The United States, as a country that has already faced with a significant increase in diabetes-related costs, made a remark in ADA standards of care 2020 on the importance of insulin costs underlying that choice of basal insulin should be based on patient-specific considerations, including cost.

NICE T2D guidelines revised in 2019 [10], do not contain direct recommendation to start insulin therapy at T2D patients from IA, but recommends to start from a choice of a number of insulin types and regimens: offer NPH insulin injected once or twice daily according to the need. Consider starting both NPH and short-acting insulin (particularly if the person's HbA1c is 75 mmol/mol (9.0%) or higher), administered either: separately or as a pre-mixed (biphasic) human insulin preparation. Consider, as an alternative to NPH insulin, IA if: the person needs assistance from a career or healthcare professional to inject insulin, and use of insulin detemir or insulin glargine [11] would reduce the frequency of injections from twice to once daily or the person's lifestyle is restricted by recurrent symptomatic hypoglycaemic episodes or the person would otherwise need twice-daily NPH insulin injections in combination with oral glucose-lowering drugs. Consider pre-mixed (biphasic) preparations that include short-acting insulin analogues, rather than pre-mixed (biphasic) preparations that include short-acting human insulin preparations, if a person prefers injecting insulin immediately before a meal or hypoglycemia is a problem or blood glucose levels rise markedly after meals [10]. We’ll write below about hy possible reasons wGB hesitates to follow common trend. There are also rather confusing data regarding usage of long acting insulin analogues in T1D and T2D – they aren’t recommended for T1D but recommended as a first choice for T2D in latest ADA and ESC/EASD standards.

Another discussion could be taken in regard to usage premixed insulin analogous.
Premixed insulin formulations are among the most frequently used in many countries [12]. There are apparent differences in pharmacokinetic and pharmacodynamics properties between premixed insulin IA and conventional premixed RHI [13]. Whether the differences possess a clinical importance remains a matter of discussion and surely depends on an individual patient clinical condition [11]. However, IA may not be suitable for all patients with diabetes. For many patients, a disadvantage regarding the application of IA may be a therapy expense [10,11] as well as too short time of action among individuals by whom insulin formulation requires a longer time span, for example, those who used to eat snacks.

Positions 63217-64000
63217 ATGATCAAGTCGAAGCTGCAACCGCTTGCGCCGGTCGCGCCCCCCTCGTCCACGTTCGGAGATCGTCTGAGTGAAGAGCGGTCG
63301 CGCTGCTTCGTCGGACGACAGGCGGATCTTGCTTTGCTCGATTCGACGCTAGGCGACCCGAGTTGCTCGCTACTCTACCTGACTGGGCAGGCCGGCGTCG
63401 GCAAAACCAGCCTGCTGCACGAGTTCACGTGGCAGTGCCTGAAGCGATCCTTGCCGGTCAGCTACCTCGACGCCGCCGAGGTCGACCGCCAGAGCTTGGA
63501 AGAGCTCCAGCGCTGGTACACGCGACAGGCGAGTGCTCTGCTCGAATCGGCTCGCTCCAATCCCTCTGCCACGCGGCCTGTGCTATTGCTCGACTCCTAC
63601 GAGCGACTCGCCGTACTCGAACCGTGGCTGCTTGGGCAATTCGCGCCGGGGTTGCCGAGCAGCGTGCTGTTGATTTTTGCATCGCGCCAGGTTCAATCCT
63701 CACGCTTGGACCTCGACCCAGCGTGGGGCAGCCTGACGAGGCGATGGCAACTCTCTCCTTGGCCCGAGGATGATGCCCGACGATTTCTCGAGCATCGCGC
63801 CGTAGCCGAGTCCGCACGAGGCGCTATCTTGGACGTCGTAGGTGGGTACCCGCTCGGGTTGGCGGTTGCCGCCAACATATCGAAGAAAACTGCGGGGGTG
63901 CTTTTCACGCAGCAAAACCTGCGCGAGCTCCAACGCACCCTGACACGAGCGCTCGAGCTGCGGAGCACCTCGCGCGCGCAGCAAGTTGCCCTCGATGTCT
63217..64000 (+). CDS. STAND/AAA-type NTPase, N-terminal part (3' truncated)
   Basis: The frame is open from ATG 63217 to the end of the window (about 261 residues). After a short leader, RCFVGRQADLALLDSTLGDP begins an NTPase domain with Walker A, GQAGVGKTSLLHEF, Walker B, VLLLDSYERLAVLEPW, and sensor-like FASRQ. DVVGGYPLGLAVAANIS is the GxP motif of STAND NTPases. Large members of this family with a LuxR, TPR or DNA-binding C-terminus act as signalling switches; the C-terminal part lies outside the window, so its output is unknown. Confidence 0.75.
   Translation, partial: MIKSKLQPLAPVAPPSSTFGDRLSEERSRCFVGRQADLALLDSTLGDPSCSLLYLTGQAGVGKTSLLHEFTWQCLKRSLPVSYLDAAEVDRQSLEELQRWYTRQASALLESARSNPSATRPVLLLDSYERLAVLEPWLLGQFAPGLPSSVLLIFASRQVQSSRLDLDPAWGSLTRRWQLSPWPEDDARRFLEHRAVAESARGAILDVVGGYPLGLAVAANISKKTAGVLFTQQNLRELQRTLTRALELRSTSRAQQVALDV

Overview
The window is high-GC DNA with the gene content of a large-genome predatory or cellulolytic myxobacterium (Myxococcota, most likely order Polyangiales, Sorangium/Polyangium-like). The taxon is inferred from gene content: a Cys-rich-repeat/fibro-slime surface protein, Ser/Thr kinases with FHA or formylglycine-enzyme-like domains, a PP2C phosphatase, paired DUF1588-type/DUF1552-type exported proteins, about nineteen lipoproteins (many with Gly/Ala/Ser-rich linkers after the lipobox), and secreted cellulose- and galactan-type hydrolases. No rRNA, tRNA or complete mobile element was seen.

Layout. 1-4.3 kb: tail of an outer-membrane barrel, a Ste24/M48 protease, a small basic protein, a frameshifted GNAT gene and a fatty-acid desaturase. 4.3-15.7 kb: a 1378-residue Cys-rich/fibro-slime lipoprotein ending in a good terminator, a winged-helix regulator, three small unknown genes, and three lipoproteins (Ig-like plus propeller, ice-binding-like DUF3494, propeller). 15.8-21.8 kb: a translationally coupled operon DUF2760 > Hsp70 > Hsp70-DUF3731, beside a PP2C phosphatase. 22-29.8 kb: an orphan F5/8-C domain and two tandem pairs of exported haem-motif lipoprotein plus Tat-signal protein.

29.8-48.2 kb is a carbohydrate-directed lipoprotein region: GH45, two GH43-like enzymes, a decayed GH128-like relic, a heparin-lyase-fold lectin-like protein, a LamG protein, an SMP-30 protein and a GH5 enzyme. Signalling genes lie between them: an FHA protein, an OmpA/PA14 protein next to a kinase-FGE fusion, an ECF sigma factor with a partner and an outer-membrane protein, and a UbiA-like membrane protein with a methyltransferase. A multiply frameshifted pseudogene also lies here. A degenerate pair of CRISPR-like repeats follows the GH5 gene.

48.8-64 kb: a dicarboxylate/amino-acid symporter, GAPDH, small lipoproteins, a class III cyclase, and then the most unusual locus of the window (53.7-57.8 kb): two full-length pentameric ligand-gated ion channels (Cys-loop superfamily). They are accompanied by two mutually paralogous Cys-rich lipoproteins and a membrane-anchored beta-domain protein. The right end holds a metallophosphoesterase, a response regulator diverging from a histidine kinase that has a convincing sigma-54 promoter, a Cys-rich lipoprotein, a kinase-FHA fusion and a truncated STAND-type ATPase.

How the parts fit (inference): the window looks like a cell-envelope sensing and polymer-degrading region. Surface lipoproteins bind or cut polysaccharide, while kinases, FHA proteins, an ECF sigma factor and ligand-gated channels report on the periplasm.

It is very important to implement insulin therapy to patients who are likely to adhere, because nonadherence to pharmacotherapy has been linked to unfavorable outcomes [14].
Use of RHI and IA among patients with T2D
In Systematic Review “Comparative Effectiveness and Safety of Premixed Insulin Analogues in T2D” 16 studies that compared premixed IA with premixed RHI were analyzed. The pooled analysis suggested that premixed IA provide similar HbA1c control to premixed RHI and similar fasting plasma glucose level control to premixed RHI. Premixed IA were more effective than premixed RHI in decreasing postprandial plasma glucose levels. Premixed IA may cause similar rate of incidents of hypoglycemia as premixed RHI. Study's conclusion is that premixed IA provide glycemic control similar to that of premixed RHI and may provide better glycemic control than long-acting IA and noninsulin antidiabetic agents, but data on clinical outcomes are very limited [15].

The observational study PROGENS Benefit aimed to compare efficacy, safety, and quality of treatment satisfaction of premixed RHI and IA among T2D patients, showed that premixed insulin both IA and RHI are efficient and safe, and studied patients were satisfied with both treatment methods [16].

According to another study comparing of efficacy and safety of premixed RHI insulin (Gensulin M30) with premixed insulin Aspart 30/70 (NovoMix30) in patients with T2D mellitus [17]. FPG, PPG and HbA1c values did not differ significantly between subgroups of patients. Incidence of severe and mild hypoglycemia did not differ significantly between subgroups of patients. Treatment with pre-mixed insulin Gensulin M30 or NovoMix30 for at least half a year results in similar metabolic control of patients (FPG, PPG and HbA1c). Safety of treatment with pre-mixed RHI (Gensulin M30) or IA (NovoMix30) is similar.
According to review of the evidence comparing insulin (human or animal) with IA [12] in analyses that indicated statistically significant advantages for IA for glycaemic control, the differences between IA and RHI remain very small (ie 0.09%) and do not constitute clinically important differences. Consequently, the available evidence indicates that IA have no advantage over RHI for the outcome of glycaemic control.

Regarding the occurrence of hypoglycaemic events, IA appear to have statistically significant advantages compared to RHI, but these advantages are not consistent across types of insulin (rapid or long-acting) or types of diabetes, and the clinical importance of these differences is not clear. In addition, many trials which demonstrated a difference between analogue insulin and regular human insulin for the occurrence of hypoglycaemia excluded patients with a history of recurrent major hypoglycaemia [18]. Therefore, it may not be appropriate to assume such advantages will be observed across all patients.